ارزش غیربازاری کیفیت آب : پرداختن به تنظیمات فضایی ناهمگن با استفاده از GIS و مدل لاجیت پارامتر تصادفی
|کد مقاله||سال انتشار||تعداد صفحات مقاله انگلیسی||ترجمه فارسی|
|18498||2012||7 صفحه PDF||سفارش دهید|
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Publisher : Elsevier - Science Direct (الزویر - ساینس دایرکت)
Journal : Ecological Economics, Volume 75, March 2012, Pages 15–21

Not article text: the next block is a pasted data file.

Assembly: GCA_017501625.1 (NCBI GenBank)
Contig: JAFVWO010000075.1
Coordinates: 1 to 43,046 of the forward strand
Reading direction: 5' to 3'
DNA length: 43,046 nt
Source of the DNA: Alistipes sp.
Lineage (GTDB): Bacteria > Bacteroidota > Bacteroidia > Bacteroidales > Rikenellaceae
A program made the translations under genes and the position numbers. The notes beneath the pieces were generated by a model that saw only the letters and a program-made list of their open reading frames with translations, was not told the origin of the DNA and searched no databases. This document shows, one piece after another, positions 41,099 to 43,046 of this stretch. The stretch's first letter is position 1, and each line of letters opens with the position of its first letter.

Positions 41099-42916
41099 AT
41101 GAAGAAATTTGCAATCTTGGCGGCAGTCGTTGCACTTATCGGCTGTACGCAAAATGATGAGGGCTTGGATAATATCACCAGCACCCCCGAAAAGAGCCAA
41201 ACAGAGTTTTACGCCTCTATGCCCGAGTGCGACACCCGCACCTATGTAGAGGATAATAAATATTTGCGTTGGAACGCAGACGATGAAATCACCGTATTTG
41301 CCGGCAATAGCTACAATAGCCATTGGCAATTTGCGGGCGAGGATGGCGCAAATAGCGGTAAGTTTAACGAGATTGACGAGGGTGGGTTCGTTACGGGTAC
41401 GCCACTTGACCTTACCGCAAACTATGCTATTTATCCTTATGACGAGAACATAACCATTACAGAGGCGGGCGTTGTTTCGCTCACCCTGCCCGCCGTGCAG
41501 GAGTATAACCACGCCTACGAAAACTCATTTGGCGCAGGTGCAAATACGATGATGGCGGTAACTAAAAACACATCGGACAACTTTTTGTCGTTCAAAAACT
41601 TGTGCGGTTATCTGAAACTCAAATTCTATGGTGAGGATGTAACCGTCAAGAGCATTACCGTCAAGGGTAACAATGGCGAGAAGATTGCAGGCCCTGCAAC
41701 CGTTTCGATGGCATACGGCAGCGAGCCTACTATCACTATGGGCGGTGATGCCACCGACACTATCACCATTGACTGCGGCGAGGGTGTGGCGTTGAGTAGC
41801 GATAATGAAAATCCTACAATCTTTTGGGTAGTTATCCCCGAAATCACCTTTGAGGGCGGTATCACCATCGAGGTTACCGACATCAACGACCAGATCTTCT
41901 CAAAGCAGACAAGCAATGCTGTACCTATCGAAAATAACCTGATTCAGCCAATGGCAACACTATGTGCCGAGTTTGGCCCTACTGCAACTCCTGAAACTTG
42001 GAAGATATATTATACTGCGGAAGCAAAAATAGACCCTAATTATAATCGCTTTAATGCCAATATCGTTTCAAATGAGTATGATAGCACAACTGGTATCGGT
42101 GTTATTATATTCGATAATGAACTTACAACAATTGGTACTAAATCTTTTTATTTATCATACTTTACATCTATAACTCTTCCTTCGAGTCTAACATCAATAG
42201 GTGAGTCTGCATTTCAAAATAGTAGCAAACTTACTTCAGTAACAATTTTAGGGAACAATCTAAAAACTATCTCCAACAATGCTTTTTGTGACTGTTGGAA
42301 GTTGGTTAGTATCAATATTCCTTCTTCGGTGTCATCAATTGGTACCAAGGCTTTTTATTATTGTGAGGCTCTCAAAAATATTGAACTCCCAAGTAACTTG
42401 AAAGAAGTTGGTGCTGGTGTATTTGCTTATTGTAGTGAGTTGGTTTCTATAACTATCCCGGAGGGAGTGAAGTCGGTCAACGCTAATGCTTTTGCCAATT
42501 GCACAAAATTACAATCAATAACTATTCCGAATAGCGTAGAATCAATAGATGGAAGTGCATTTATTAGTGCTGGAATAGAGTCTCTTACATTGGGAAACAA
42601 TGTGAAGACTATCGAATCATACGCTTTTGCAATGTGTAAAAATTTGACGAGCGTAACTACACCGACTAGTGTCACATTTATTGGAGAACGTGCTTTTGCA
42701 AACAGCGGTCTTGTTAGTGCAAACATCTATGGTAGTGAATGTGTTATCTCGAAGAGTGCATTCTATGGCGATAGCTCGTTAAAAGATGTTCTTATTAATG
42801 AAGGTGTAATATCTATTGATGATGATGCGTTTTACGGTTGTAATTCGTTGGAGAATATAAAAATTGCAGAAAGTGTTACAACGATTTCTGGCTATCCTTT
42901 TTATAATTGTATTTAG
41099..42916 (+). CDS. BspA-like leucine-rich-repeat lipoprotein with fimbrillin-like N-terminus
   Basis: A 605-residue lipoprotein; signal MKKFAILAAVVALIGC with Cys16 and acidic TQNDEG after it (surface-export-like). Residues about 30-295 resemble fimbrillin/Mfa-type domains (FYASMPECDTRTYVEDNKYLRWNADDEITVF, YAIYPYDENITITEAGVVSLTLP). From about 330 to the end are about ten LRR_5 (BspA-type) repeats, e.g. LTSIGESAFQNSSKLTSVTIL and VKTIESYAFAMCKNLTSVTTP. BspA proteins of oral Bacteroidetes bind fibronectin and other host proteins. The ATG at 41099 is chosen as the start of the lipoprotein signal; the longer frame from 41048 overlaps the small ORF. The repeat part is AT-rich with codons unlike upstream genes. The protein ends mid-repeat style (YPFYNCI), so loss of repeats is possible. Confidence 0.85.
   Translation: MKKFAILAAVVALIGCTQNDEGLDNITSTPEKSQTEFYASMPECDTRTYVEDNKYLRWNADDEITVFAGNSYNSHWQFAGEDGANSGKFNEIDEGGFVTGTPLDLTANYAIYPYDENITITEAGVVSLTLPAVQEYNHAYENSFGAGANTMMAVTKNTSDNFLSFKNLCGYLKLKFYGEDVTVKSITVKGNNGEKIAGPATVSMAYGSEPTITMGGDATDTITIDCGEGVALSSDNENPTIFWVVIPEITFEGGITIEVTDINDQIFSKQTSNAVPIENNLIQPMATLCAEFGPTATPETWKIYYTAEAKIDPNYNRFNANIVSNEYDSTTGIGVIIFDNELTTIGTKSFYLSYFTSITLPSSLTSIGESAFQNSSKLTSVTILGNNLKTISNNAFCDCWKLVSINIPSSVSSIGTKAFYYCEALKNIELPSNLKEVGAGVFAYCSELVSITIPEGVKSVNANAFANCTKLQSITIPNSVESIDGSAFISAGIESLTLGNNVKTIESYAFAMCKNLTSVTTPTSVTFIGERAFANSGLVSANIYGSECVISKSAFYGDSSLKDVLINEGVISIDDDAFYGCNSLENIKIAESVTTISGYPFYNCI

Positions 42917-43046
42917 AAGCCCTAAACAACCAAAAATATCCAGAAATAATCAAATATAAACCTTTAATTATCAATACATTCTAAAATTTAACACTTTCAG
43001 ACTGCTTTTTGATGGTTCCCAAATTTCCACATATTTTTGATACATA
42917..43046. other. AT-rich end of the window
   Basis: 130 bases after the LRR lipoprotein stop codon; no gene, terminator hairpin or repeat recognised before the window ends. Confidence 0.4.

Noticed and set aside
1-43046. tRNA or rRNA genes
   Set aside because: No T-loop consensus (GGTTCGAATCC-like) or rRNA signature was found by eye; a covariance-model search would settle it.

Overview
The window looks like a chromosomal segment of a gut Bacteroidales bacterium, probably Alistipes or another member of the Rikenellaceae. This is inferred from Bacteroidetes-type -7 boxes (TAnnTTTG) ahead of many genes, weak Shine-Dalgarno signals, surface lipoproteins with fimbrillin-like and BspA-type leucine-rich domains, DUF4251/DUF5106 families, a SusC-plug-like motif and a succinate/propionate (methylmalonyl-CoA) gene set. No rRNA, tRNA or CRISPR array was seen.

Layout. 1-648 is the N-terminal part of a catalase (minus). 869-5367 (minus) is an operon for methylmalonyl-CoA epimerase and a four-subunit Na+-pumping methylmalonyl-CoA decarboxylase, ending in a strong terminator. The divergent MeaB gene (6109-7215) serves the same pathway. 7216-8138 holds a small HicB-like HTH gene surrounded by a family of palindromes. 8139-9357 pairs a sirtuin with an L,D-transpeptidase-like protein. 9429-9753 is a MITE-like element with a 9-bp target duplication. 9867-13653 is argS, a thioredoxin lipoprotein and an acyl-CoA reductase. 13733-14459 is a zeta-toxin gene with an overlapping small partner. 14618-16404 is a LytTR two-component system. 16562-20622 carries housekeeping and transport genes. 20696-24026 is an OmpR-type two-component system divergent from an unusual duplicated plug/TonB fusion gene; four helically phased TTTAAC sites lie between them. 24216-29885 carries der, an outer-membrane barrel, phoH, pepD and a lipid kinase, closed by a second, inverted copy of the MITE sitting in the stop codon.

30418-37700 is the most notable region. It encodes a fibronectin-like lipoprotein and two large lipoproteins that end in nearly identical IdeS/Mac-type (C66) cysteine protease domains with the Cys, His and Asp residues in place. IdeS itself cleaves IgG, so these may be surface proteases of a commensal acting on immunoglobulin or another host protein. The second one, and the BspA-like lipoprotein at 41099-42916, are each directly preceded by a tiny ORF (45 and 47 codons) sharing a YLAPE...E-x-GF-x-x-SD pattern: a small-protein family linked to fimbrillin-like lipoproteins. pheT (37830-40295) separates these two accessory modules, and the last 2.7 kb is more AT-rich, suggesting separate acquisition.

The spatial distribution of agri-environmental policy benefits has important implications for the efficient allocation of management effort. The practical convenience of relying on sample mean values of individual benefits for aggregation can come at the cost of biased aggregate estimates. The main objective of this paper is to test spatial hypotheses regarding respondents' local water quality and quantity, and their willingness-to-pay for improvements in water quality attributes. This paper combines choice experiment and spatially related water quality data via a Geographical Information System (GIS) to develop a method that evaluates the influence of respondents' local water quality on willingness-to-pay for river and stream conservation programmes in Canterbury, New Zealand. Results showed that those respondents who live in the vicinity of low quality waterways are willing to pay more for improvements relative to those who live near to high quality waterways. The study also found that disregarding the influence of respondents' local water quality data has a significant impact on the magnitude of welfare estimates and causes substantial underestimation of aggregated benefits.